Turbocharger vs. naturally aspirated engine. Which one is better?

Jaguar diesel engine shot at the 2006 London Motor Show
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Every car driver knows turbocharged and non-supercharged engines. Car enthusiasts sometimes disagree and debate which of these engines is better.

This article is a continuation of the series about engines. In it, we will briefly examine the function, advantages, and disadvantages of turbocharged and naturally aspirated engines.


Naturally aspirated engine

Mustang on a drag racing

A naturally aspirated engine works by opening the intake valves as the piston moves downwards, allowing the piston to draw the required amount of air into its combustion chamber.

A naturally aspirated engine operates at the same atmospheric pressure as where it is currently located, which means it sucks in as much air as its capacity in cc when sucked into the cylinder. In other words, a cylinder with a volume of 500 cm3 sucks in only such a volume of air, which it subsequently mixes with fuel, as big as its volume.

In reality, however, exactly 500 cm3 of air will never get into the cylinder, but a little less because part of the space will be filled with fuel and exhaust gases from the previous cycle, and we cannot forget pumping losses either.


  • Technical simplicity - this engine consists of smaller parts that could fail.
  • Cheaper maintenance - cheaper spare parts such as candles, oil, and filters.


  • Higher consumption
  • Lower power - while maintaining the same displacement, the atmospheric engine achieves lower power than the turbocharged engine.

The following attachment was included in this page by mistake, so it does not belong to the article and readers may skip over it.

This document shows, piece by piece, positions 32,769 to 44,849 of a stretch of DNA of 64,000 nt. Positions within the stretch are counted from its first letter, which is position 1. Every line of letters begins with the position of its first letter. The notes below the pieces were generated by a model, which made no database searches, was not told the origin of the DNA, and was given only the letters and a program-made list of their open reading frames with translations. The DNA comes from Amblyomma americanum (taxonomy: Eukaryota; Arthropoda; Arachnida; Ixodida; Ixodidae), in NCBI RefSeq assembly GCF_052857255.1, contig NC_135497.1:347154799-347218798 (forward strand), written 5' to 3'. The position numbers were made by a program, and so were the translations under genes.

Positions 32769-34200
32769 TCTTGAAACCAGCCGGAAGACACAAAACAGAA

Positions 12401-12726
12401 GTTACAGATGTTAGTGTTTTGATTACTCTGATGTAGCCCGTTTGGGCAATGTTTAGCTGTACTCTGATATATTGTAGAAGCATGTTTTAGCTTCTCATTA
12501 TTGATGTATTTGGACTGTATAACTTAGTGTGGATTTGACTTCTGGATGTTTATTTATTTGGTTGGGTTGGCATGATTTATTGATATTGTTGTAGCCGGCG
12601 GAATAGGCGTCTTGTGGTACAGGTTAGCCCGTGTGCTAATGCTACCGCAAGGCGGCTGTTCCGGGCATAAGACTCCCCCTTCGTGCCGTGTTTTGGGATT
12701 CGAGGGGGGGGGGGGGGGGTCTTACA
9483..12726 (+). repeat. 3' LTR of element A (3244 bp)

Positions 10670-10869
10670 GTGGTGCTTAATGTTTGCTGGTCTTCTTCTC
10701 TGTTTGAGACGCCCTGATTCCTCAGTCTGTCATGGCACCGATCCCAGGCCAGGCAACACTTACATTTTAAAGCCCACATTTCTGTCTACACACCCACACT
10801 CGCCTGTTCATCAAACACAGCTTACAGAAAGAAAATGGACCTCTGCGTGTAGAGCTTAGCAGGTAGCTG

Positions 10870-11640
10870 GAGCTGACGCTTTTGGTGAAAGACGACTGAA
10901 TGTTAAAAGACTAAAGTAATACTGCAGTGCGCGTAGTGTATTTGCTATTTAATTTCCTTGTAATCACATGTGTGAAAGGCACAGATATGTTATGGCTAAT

Turbocharged engine


A turbocharged engine can increase the pressure of the intake air that goes into the engine and thereby increase its volumetric efficiency. A larger amount of air allows more fuel to be ignited. Thus, the engine performance is higher. The engine can be turbocharged in two ways, either by turbo or supercharger.

Superchargers are used in a much smaller amount because they are driven by the engine, which means that a certain amount of power is used only for its drive, which also results in higher fuel consumption.

The turbocharger is driven by energy from exhaust gases, so it does not load the engine unnecessarily and does not increase fuel consumption. However, a turbocharged engine has a more complex intake and exhaust system, which also means its higher price.


  • Lower fuel consumption
  • Higher performance - while maintaining the same displacement, a supercharged engine achieves higher performance than an atmospheric one.


  • Higher price - As a turbocharged engine is structurally more complex and contains a much larger number of parts than a non-supercharged engine, this is also reflected in its price.
  • More expensive maintenance


It is up to you what type of engine you choose, but you should especially consider how and where you will drive your car.